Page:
The question of how accurately protons move through water in an electric field has fascinated scientists for centuries. Now, more than 200 years after the last insight into the phenomenon, scientists have some clarity.
In 1806, Theodor Grottos put forward a hypothesis known as Grottos mechanism For “proton jump”, on how charge flows through a solution of water.
Whereas the Grottos hypothesis was very progressive thinking for its time – coming before protonsor even the actual structure of water, was even known – modern researchers have long known that it did not provide a complete understanding of what happened at the molecular level.
The latest findings on this topic may have unlocked the mystery by solving the electronic structures of wet protons that have been elusive for so long.
The results suggest that the protons move through the water in “trains” of three water molecules, with “tracks” built in front of the train as it advances and pulling upwards once it has passed.
This loop can continue indefinitely to move protons through the water. While the idea has been proposed before, the new study identifies a different molecular structure that best fits Grotthuss’ proposed solution, according to the study’s authors.
“Discussions about the Grottos mechanism and the nature of the proton’s solubility in water have intensified, as this is one of the most fundamental challenges in chemistry,” Chemist Ehud Pines says: from Ben-Gurion University of the Negev in Israel.
The new study is compelling because it combines a theoretical approach with physical experimentation Made possible by recent technological advances. Researchers used X-ray absorption spectroscopy (XAS) to observe how proton charges affect electrons in single oxygen atoms in water.
As expected, the effect was greater on three water molecules, albeit to varying degrees on each individual molecule inside the triple block. The researchers found groups of three molecules that form chains with the proton.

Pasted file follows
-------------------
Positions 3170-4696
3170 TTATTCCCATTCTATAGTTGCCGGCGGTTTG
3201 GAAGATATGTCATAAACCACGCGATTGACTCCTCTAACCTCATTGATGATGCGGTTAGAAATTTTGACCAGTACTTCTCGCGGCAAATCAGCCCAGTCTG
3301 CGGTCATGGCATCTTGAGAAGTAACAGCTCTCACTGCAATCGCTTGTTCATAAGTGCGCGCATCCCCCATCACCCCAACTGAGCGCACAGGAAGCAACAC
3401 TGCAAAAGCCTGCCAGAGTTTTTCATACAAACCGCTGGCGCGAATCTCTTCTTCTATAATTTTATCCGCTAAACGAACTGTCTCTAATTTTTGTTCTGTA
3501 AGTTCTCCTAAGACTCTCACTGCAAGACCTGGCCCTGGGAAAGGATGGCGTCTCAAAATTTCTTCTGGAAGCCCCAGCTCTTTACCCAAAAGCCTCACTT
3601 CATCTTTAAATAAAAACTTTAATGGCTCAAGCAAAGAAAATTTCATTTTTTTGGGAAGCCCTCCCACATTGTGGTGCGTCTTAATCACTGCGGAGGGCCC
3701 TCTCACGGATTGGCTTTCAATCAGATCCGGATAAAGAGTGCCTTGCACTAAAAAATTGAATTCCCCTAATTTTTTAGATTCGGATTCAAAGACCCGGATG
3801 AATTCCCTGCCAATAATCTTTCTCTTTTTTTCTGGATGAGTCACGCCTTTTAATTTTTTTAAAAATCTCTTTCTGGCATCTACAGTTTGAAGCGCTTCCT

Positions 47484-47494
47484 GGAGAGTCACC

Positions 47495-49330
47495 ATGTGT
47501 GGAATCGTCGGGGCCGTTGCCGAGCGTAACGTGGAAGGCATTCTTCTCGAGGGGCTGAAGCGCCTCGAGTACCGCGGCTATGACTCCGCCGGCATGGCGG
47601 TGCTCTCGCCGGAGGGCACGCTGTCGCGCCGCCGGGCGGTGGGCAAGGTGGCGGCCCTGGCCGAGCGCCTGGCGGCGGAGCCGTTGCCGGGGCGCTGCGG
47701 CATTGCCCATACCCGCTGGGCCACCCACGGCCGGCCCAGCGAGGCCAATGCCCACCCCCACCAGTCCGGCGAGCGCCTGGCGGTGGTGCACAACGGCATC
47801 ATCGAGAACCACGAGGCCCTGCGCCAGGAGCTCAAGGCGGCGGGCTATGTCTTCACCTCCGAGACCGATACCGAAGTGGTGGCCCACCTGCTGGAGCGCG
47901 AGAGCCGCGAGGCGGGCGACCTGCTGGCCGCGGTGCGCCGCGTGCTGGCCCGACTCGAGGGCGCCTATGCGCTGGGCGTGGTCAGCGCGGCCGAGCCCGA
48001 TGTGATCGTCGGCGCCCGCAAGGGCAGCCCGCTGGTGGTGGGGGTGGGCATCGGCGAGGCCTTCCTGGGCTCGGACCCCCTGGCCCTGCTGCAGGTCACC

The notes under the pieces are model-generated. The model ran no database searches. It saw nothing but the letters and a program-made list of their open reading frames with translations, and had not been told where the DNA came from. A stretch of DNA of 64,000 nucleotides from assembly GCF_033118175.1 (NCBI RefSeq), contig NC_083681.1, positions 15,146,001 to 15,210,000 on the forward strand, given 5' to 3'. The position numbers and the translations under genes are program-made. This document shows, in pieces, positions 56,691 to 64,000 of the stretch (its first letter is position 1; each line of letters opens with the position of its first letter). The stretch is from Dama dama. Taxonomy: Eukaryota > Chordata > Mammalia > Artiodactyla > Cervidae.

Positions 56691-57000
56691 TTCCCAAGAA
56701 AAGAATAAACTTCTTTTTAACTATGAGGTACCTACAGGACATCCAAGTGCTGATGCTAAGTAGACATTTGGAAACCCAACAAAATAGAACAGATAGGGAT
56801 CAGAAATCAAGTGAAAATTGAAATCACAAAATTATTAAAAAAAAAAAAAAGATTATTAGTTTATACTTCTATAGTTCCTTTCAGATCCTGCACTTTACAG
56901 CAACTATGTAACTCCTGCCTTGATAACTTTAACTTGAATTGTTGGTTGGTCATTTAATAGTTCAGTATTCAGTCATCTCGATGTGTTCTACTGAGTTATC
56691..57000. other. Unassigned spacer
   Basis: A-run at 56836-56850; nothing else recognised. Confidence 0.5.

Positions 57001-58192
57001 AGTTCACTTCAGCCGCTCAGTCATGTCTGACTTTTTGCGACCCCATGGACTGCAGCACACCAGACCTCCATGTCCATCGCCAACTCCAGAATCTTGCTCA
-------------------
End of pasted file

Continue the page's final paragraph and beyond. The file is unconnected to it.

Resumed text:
The researchers also combined quantum-level chemical simulations and calculations to determine the interactions between protons and neighboring water molecules as the protons moved through the liquid.
“Understanding this mechanism is pure science, pushing the boundaries of our knowledge and changing one of our basic concepts for one of the most important mechanisms of mass transport and shipping in nature,” Baines says.
This discovery plays a big role Other chemical processesincluding photosynthesis, cell respiration, and energy transfer in hydrogen fuel cells.
Not just the remarkable solution but also how the researchers got there—testing and validating theoretical predictions against experimental results, and vice versa, in a long and winding process that took nearly two decades from start to finish.
“Everyone has thought about this problem for over 200 years, so it was challenging enough for me to decide to take it up,” Baines says. “Seventeen years later, I’m grateful that I probably found and demonstrated the solution.”
The search was published in Angewandte Chemie International Edition.
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